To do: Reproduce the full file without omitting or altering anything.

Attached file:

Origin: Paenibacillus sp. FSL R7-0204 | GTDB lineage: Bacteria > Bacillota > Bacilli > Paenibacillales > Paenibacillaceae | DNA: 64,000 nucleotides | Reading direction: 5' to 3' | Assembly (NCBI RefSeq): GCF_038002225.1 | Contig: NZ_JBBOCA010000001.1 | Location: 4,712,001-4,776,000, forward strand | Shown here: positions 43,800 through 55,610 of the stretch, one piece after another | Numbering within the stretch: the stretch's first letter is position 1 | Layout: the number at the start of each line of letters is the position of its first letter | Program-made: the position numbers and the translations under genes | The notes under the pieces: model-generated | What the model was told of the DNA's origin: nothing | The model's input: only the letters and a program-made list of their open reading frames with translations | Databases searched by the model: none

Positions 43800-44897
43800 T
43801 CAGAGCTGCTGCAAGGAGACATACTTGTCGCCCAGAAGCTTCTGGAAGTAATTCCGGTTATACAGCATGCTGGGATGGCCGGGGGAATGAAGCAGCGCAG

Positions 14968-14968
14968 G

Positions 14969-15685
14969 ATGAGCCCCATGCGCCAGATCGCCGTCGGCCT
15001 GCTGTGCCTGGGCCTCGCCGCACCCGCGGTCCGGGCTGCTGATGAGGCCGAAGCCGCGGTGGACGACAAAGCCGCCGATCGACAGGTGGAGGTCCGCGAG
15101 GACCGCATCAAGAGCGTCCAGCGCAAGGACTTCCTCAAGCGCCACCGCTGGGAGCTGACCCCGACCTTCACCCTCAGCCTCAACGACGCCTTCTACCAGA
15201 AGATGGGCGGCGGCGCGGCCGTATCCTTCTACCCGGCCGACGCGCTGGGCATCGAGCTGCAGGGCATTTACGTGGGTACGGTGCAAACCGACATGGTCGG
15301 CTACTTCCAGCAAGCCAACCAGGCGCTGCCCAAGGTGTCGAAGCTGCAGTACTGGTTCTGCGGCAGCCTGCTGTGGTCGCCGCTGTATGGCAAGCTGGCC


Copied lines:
Origin: Paenibacillus sp. FSL R7-0204 | GTDB lineage: Bacteria > Bacillota > Bacilli > Paenibacillales > Paenibacillaceae | DNA: 64,000 nucleotides | Reading direction: 5' to 3' | Assembly (NCBI RefSeq): GCF_038002225.1 | Contig: NZ_JBBOCA010000001.1 | Location: 4,712,001-4,776,000, forward strand | Shown here: positions 43,800 through 55,610 of the stretch, one piece after another | Numbering within the stretch: the stretch's first letter is position 1 | Layout: the number at the start of each line of letters is the position of its first letter | Program-made: the position numbers and the translations under genes | The notes under the pieces: model-generated | What the model was told of the DNA's origin: nothing | The model's input: only the letters and a program-made list of their open reading frames with translations | Databases searched by the model: none

Positions 43800-44897
43800 T
43801 CAGAGCTGCTGCAAGGAGACATACTTGTCGCCCAGAAGCTTCTGGAAGTAATTCCGGTTATACAGCATGCTGGGATGGCCGGGGGAATGAAGCAGCGCAG

Positions 14968-14968
14968 G

Positions 14969-15685
14969 ATGAGCCCCATGCGCCAGATCGCCGTCGGCCT
15001 GCTGTGCCTGGGCCTCGCCGCACCCGCGGTCCGGGCTGCTGATGAGGCCGAAGCCGCGGTGGACGACAAAGCCGCCGATCGACAGGTGGAGGTCCGCGAG
15101 GACCGCATCAAGAGCGTCCAGCGCAAGGACTTCCTCAAGCGCCACCGCTGGGAGCTGACCCCGACCTTCACCCTCAGCCTCAACGACGCCTTCTACCAGA
15201 AGATGGGCGGCGGCGCGGCCGTATCCTTCTACCCGGCCGACGCGCTGGGCATCGAGCTGCAGGGCATTTACGTGGGTACGGTGCAAACCGACATGGTCGG
15301 CTACTTCCAGCAAGCCAACCAGGCGCTGCCCAAGGTGTCGAAGCTGCAGTACTGGTTCTGCGGCAGCCTGCTGTGGTCGCCGCTGTATGGCAAGCTGGCC